The stage was set for two contests in Aylesbury between the new Unionist candidate Alan Burgoyne, who had lost his seat in Kensington North the previous year, and the reselected Liberal candidate Thomas Keens, an accountant who was active in local politics in his native Luton. Keens served on Bedfordshire county council from 1901 to 1952, and went on to be knighted in 1934 for his public service. Despite the intervention of a Labour candidate (Fred Watkins, who went on to serve two non-consecutive terms as MP for Hackney Central), Keens won the 1923 election by 13,575 votes to 13,504, a majority of 71. He was, to date, the last Liberal MP for the area: Burgoyne won the rematch in 1924 very easily.

Alan Burgoyne retired in 1929 and was replaced as Unionist MP for Aylesbury by Michael Beaumont, a former Coldstream Guards officer who was the son and grandson of Liberal MPs. He enjoyed a majority of 2,844 over Keens in 1929, and wasn’t seriously challenged in 1931 or 1935. In 1935 the second-placed Liberal candidate was Margaret Wintringham, who fourteen years earlier has become the party’s first female MP by winning the 1921 Louth by-election. Many years later, Michael Beaumont’s son Timothy became the first Green Party member of the Houses of Parliament, joining the party three decades after entering the Lords as a life peer.

Michael Beaumont resigned as MP for Aylesbury in May 1938. The resulting by-election later that month was held for the Conservatives by Stanley Reed, a journalist who had retired to the UK after a long career in India: he was editor of The Times of India from 1907 to 1924. Reed enjoyed a large majority over the Liberal candidate Atholl Robertson, a fine arts publisher who had been MP for Finchley in 1923-24.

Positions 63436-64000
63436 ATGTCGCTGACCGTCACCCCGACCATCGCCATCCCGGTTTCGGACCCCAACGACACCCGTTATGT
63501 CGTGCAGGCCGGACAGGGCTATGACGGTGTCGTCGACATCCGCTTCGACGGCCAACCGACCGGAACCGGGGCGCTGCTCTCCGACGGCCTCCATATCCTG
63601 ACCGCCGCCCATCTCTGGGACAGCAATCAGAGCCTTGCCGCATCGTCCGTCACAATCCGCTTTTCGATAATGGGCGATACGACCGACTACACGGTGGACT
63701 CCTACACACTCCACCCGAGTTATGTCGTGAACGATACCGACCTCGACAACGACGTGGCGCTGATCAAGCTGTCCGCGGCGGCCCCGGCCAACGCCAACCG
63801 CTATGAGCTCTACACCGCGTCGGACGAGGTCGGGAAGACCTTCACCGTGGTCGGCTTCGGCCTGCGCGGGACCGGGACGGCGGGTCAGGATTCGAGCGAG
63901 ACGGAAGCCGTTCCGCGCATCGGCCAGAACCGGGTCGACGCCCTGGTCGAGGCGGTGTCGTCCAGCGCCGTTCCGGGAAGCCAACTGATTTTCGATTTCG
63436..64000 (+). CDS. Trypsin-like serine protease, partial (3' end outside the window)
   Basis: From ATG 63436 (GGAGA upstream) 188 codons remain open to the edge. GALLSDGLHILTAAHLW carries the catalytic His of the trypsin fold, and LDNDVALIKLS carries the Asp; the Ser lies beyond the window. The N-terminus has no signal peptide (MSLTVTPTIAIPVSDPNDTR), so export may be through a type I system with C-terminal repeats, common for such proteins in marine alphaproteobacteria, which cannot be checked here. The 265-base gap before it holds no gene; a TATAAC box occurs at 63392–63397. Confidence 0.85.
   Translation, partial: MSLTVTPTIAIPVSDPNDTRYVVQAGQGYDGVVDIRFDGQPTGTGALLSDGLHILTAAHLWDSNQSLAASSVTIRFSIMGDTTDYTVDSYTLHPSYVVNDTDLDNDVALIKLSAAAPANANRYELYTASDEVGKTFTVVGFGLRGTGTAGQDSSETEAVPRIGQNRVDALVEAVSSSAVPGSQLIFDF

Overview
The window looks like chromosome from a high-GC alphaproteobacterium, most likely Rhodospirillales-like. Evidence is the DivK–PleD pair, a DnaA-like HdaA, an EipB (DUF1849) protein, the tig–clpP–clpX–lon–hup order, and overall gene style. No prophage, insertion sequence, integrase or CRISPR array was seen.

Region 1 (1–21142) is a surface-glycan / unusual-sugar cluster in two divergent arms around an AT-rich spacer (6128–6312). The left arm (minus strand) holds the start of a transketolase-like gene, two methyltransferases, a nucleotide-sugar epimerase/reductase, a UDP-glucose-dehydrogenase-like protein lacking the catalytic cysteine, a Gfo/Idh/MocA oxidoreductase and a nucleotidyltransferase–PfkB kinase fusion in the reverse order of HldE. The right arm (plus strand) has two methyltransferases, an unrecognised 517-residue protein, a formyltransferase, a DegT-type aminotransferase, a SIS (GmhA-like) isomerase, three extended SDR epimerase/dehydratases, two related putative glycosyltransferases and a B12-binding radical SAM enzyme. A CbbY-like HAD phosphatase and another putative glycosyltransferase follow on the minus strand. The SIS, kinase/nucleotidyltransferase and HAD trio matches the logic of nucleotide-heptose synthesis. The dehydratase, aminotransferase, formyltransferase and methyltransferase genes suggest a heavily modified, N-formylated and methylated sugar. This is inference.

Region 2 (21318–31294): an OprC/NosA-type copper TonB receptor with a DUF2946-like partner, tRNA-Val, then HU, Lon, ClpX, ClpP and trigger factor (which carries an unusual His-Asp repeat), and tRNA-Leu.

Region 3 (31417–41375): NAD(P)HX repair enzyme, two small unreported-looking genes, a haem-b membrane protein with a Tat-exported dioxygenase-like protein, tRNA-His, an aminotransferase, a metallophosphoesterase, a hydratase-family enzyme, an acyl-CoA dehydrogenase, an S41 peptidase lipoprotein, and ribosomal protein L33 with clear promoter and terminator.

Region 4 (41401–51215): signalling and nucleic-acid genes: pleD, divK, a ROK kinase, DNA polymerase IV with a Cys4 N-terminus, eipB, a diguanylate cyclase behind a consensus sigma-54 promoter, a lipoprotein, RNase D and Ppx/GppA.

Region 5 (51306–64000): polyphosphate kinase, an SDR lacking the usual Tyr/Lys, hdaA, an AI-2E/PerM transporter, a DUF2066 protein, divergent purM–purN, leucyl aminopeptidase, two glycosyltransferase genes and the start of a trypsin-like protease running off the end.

Stanley Reed was re-elected as MP for Aylesbury in 1945, with Labour moving into second place in the constituency for the first time. Unusually, the Aylesbury seat was subject to a boundary change that year. The town of Slough had seen huge growth in its population since 1918, resulting in the Wycombe constituency becoming hugely oversized, and Wycombe was one of the seats which was split up in the emergency wartime redistribution of that year. Most of Wycombe’s electors went into a new seat with the establishment-friendly name of “Eton and Slough”, while the rump Wycombe seat grabbed the Princes Risborough area from Aylesbury to make up the numbers.

Having been granted a fourth MP in the 1945 wartime review, Buckinghamshire got a fifth MP in 1950 with the division of Aylesbury into two new seats. The northern end of the old constituency, including Chesham, stayed in the Aylesbury seat, while the Amersham and Beaconsfield end of the seat formed the major part of the new South Buckinghamshire constituency. With Stanley Reed choosing to retire, both seats were open.